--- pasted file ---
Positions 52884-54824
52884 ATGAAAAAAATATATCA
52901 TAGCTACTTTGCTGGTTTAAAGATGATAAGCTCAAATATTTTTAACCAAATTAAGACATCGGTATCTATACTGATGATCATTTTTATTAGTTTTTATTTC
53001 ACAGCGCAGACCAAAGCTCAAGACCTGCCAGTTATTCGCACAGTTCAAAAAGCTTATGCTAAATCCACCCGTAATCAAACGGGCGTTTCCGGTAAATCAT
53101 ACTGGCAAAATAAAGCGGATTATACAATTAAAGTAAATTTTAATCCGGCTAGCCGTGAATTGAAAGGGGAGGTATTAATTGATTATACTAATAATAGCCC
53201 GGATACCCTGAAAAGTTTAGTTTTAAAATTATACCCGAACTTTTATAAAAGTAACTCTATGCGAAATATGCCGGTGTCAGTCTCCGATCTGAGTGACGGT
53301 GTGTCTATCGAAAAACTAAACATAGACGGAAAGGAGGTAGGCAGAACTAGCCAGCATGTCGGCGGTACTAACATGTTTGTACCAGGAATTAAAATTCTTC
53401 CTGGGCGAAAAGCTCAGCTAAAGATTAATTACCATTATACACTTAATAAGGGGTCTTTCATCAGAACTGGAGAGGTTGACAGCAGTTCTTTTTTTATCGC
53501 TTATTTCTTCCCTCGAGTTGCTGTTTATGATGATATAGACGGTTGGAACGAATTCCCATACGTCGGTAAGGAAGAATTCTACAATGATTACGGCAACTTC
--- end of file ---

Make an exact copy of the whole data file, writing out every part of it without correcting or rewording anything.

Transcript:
Positions 52884-54824
52884 ATGAAAAAAATATATCA
52901 TAGCTACTTTGCTGGTTTAAAGATGATAAGCTCAAATATTTTTAACCAAATTAAGACATCGGTATCTATACTGATGATCATTTTTATTAGTTTTTATTTC
53001 ACAGCGCAGACCAAAGCTCAAGACCTGCCAGTTATTCGCACAGTTCAAAAAGCTTATGCTAAATCCACCCGTAATCAAACGGGCGTTTCCGGTAAATCAT
53101 ACTGGCAAAATAAAGCGGATTATACAATTAAAGTAAATTTTAATCCGGCTAGCCGTGAATTGAAAGGGGAGGTATTAATTGATTATACTAATAATAGCCC
53201 GGATACCCTGAAAAGTTTAGTTTTAAAATTATACCCGAACTTTTATAAAAGTAACTCTATGCGAAATATGCCGGTGTCAGTCTCCGATCTGAGTGACGGT
53301 GTGTCTATCGAAAAACTAAACATAGACGGAAAGGAGGTAGGCAGAACTAGCCAGCATGTCGGCGGTACTAACATGTTTGTACCAGGAATTAAAATTCTTC
53401 CTGGGCGAAAAGCTCAGCTAAAGATTAATTACCATTATACACTTAATAAGGGGTCTTTCATCAGAACTGGAGAGGTTGACAGCAGTTCTTTTTTTATCGC
53501 TTATTTCTTCCCTCGAGTTGCTGTTTATGATGATATAGACGGTTGGAACGAATTCCCATACGTCGGTAAGGAAGAATTCTACAATGATTACGGCAACTTC